Seen at Embassy, Wellington, Monday 16 July 2001 (then later on VHS at home, Wellington, January 2003, and most recently on Blu-ray at home, London, Saturday 10 July 2019).
My themed week of African cinema has seen a lot of strategies for dealing with post-colonial issues, but Nigerien (that is, from Niger) filmmaker Moustapha Alassane used the generic codes of that most American of genres, the western, to critique Western involvement in Africa. It’s witty and never outstays its welcome. Equally amusing are his shorter, animated films, most of all the glorious Kokoa (which may have been made in the 1980s, though most resources list its year of production as 2001). Needless to say, Niger isn’t currently one of the most highly-developed film-producing nations in Africa, although Wikipedia relates that it was once far more productive, with the ethnographer Jean Rouch being heavily involved in work there, followed by a number of native-born directors. Production in the last few decades has dwindled, although at a recent London Film Festival, I did see The Wedding Ring (2016) by a woman director, Rahmatou Keïta.
Following 1955’s The Widow, there are barely any films directed by women throughout the rest of the century in Korean cinema. One of the earliest to gain any widespread acclaim was this one directed by Jeong Jae-eun (born 1969). She has largely moved into documentary filmmaking since then, but far more women have take up directing in the Korean cinema industry since.
Every generation has its ‘state of the nation’ ‘here is how the kids live now’ type of statement film, and I guess this is it for 2001 Korea — five friends, just out of the education system, making their way in the world. Bae Doona as Tae-hee is the kind, thoughtful one who keeps the group of friends together, who goes out of her way to help others in need, and who is generally the best person in the film, especially in the way she reaches out to Ji-young (Ok Ji-young), who lives in poverty with her grandparents, and scrapes a meagre living with her art, eventually withdrawing almost completely except for the cat of the title. (Cat lovers incidentally may note there isn’t all that much of it in the film.) Take Care of My Cat may not have any big set-pieces or bold action, but it makes its quiet, compassionate way through several divergent stories and really gives a sense of these different women at a moment in their lives.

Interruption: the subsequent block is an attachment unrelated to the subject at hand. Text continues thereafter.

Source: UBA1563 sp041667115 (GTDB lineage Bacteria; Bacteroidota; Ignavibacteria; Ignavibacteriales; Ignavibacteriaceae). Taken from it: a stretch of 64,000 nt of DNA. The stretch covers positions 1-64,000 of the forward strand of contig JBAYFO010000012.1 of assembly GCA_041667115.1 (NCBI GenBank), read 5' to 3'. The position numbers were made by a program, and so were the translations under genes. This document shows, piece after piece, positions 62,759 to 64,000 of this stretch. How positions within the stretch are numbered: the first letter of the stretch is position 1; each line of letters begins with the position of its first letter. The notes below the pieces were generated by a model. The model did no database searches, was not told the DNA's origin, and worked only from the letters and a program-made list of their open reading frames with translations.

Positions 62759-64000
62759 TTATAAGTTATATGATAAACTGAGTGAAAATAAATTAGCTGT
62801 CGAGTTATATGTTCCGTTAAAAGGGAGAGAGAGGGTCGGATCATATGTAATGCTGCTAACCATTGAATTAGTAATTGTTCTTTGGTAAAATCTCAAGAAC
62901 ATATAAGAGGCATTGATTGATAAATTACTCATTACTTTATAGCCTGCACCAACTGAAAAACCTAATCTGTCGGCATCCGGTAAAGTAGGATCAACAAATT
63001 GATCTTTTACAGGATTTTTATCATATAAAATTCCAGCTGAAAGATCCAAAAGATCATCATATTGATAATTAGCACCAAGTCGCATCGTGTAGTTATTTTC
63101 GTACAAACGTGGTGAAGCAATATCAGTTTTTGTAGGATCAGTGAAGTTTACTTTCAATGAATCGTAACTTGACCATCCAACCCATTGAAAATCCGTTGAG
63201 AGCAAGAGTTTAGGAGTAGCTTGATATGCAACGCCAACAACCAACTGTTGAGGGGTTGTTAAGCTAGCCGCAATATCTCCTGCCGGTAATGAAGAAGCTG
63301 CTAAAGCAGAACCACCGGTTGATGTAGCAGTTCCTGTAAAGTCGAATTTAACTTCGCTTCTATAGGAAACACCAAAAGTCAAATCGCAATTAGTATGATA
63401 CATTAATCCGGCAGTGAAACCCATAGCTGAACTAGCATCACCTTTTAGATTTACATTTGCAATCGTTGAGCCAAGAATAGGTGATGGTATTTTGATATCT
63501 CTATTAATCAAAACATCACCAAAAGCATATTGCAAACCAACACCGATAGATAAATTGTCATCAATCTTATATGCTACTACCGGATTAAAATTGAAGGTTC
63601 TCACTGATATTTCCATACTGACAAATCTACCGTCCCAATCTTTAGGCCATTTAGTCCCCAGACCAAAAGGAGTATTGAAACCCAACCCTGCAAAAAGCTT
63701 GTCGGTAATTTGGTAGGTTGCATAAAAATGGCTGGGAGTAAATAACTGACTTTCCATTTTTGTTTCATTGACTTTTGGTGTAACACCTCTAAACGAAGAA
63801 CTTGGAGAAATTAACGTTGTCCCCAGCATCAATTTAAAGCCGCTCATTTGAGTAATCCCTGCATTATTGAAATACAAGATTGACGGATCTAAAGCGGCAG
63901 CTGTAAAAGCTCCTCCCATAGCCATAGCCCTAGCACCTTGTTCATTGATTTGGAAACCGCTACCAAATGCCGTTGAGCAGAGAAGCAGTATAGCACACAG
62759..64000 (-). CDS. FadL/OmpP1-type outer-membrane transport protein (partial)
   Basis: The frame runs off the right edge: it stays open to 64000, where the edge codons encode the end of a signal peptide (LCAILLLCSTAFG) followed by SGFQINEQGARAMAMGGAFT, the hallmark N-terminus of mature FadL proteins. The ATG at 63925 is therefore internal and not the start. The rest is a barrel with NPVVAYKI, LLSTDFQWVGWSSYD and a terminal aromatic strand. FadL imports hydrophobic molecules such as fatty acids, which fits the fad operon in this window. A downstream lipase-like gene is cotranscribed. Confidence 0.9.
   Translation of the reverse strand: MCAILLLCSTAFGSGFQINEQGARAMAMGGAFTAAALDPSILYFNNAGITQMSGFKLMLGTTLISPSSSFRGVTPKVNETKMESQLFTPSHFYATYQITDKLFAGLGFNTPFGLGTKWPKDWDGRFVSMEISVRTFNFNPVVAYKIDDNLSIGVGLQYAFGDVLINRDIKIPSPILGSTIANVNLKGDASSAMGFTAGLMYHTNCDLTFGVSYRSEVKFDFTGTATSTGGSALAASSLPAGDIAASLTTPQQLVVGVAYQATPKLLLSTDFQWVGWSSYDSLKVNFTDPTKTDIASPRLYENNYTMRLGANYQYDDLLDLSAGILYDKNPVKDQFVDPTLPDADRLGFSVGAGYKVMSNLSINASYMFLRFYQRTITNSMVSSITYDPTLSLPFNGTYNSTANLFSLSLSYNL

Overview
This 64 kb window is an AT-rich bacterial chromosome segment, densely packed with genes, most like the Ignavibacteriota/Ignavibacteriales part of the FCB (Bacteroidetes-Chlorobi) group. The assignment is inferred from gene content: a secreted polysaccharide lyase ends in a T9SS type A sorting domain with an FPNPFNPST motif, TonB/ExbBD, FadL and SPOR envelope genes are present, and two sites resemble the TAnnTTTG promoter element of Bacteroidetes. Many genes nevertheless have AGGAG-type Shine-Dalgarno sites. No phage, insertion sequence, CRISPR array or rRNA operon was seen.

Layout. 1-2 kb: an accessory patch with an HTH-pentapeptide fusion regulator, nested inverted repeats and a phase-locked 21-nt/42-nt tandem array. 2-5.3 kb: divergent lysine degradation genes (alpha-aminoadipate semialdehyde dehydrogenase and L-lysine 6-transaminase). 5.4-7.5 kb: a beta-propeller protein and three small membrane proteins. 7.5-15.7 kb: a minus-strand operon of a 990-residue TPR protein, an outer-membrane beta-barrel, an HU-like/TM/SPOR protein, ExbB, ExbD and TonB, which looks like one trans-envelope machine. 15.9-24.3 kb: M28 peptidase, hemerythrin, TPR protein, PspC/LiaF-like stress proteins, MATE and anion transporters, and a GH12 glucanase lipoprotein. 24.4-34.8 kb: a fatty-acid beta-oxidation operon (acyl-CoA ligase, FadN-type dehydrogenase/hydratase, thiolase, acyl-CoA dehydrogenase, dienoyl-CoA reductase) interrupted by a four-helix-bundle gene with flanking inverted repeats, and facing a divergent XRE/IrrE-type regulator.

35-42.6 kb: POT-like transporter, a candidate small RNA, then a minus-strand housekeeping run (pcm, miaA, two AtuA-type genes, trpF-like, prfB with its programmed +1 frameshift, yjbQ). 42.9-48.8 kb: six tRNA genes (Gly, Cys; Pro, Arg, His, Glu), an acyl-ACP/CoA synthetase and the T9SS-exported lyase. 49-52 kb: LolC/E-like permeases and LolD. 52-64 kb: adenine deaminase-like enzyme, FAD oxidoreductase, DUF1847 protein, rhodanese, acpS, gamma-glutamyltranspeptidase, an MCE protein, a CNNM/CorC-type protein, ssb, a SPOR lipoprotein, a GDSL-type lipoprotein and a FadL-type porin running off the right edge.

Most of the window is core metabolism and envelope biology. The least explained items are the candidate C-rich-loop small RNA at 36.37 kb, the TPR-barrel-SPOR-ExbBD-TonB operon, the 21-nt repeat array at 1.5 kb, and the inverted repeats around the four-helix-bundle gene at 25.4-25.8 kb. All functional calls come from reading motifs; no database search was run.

Director/Writer Jeong Jae-eun 정재은; Cinematographer Choi Young-hwan 최영환; Starring Bae Doona 배두나, Lee Yo-won 이요원, Ok Ji-young 옥지영; Length 112 minutes.
Seen at home (DVD), London, Tuesday 12 December 2017.
This compendium of short films by the American experimental filmmaker Stan Brakhage spans the range of his life, from his earliest works to after his diagnosis with the cancer which would claim his life in 2003. It was joined by a second volume some years later (as spine numbers 517 and 518), meaning this early instalment was retrospectively retitled as “Volume One” at that time. I present thoughts on some of the films below.
Desistfilm (1954) is my introduction to Brakhage’s work, like some kind of hepped-up beatnik film about a house party set to a hard-edged droning soundtrack, as people’s relationships break down. Wedlock House: An Intercourse (1959) takes glimpses of early married life, but edits them together with fades to black in flickering light and comes across as nothing so much as a Lynchian dystopia of nightmares, with negative-image graphic sex interpolated. It doesn’t exactly paint a pleasant portrait of marriage.
Brakhage’s most famous work, though, probably remains Dog Star Man, made in four parts with a prelude (so: five separate short films). As a whole it’s a fevered rush of images, or at least that’s the sense that Part IV conjures, though the Prelude sets up the basic imagery of the title, where the “man” is both Brakhage himself, and also his newborn baby, and the “star” seems more like a solar plexus of body imagery and film manipulation effects. It’s all quite affecting in its way, but perplexing too. Part I has the most sustained sense of narrative, as Brakhage journeys futilely up (or along, depending on the camera angle) a snowy slope like a deranged Sisyphean hunter figure with his dog. Part II introduces the baby imagery more fully, with this and the remaining parts being relatively shorter.